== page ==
Women Think Differently: Here’s How It Will Save Our Future 

When it comes to problem-solving, decision-making and communication, men and women approach each in unique ways. Combining the two will empower us as a species.  

Around the world and in all areas of life, women are reimagining, redesigning and looking for better ways to make humanity and our planet thrive. As a whole, women’s empowerment will contribute to tackling climate change, ending poverty and helping meet the United Nations’ Sustainable Development Goals.

For example, in many cultures, women make the majority of purchasing decisions in households. Their decisions as consumers can have a direct impact on tackling climate change. Most importantly, we can empower women to take an active role in developing the technologies and frameworks that will create cleaner energy sources and reduce waste. Inspiring women to be active participants—rather than passive observers—will ultimately benefit all of humanity.

For years, scientists have conducted scores of studies to show how men and women differ in their thinking. But these studies were often carried out by specific groups of researchers and scientists, which means biases crept into their results. When it comes to problem-solving, decision-making and communication, men and women approach each in unique ways. However, this doesn’t mean one approach is better than the other, and combining the two will empower us as a species.

With the world’s population becoming more mixed every day, we need to collaborate to move forward. Traditionally, women have often been kept out of the top tiers of virtually every industry. Yet, in this century, a female approach to leadership could be just what we need. Among the many reasons why:

• Women elevate group intelligence and performance. In a study conducted by Carnegie Mellon University, MIT, and Union College, researchers found that having women in a group (the more, the better) elevated the group’s collective intelligence. They attributed this to the fact that women have higher social sensitivity, which leads to better collaboration.

These findings are further supported by a recent report by The Pipeline, which found that companies whose executive boards are one-third female are 10 times more profitable on average than all-male boards—and their performance continues to climb.

• Diversity counters groupthink. Today’s big corporations and government administrations impact millions of lives, and the composition of their leadership teams directly affects how they act (and react) to global issues. Diversity in a team matters because it broadens the group’s way of thinking by presenting it with unique perspectives that come from vastly different backgrounds and experiences. This collaborative approach leads to better and more effective decision-making.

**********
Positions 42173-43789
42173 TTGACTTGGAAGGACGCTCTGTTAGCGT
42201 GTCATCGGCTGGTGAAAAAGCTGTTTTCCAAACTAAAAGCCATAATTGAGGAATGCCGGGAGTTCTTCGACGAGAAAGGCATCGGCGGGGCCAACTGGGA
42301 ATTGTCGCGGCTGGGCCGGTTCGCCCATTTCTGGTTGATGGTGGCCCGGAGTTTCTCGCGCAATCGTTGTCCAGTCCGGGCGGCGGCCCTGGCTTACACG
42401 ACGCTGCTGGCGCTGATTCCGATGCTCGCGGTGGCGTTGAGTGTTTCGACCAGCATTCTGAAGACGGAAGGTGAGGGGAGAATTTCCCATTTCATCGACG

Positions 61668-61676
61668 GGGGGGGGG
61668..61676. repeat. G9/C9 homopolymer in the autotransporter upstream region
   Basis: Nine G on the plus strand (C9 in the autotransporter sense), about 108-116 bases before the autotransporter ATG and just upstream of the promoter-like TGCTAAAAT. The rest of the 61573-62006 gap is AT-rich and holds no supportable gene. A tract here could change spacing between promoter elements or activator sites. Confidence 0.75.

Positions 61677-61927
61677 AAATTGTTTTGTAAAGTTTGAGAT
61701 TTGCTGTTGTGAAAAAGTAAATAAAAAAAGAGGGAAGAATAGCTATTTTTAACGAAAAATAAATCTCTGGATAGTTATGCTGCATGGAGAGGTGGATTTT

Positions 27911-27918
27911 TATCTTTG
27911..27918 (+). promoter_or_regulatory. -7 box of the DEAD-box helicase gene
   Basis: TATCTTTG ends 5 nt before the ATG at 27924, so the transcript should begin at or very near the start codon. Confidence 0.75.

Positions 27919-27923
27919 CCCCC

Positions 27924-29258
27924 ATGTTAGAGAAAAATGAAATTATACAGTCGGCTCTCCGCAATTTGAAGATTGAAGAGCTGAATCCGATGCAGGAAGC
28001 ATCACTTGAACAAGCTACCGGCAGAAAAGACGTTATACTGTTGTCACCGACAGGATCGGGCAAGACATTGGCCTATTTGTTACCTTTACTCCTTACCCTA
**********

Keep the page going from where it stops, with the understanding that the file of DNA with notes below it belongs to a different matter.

• Social issues are paramount. As a result of the pandemic, organizations have been forced to rethink their traditional goals and integrate agendas that are more focused on social issues. Women’s empathic, socially responsible and ethically conscious approach will increase the attention to these concerns.

• Women are better for the planet. Research also indicates that women appear to be healthier for the planet. A recent study published in Elsevier’s Journal of Corporate Finance found a direct correlation between the number of female board directors in a company and the amount of renewable energy the company consumed. Interestingly enough, this effect was only observed if the number of women on the board was more than one.

• Female education curbs environmental destruction. Climate change and environmental destruction pose a significant threat to poor and developing countries, which, in many cases, disproportionately impact women and girls, who often lack proper access to financial resources and education. By investing in female education in the developing world, we’ll promote better adaptation to the changing climate and reduce the world’s pollution.

So, how do we start? Research at FemPeak’s Think Tank for Women in Business and Technology has taught us that we need to develop an ecosystem of support for women in the following areas:

1. Building confidence

2. Technological skills and knowledge

3. Financial literacy and wealth generation

4. Business and entrepreneurial skills

5. Women’s health

6. Family and relationships

Women think differently, and these differences will help us collaborate more effectively as a species. Achieving gender equality and women’s empowerment is fundamental in making our shared planet a sustainable place.

Somi Arian is the CEO and founder of FemPeak, a platform to raise women’s socioeconomic status through technology. A tech philosopher, author, international speaker, award-winning filmmaker, and LinkedIn Top Voice influencer, Arian specializes in the impact of technology on society and the future of work. Learn more at fempeak.ai.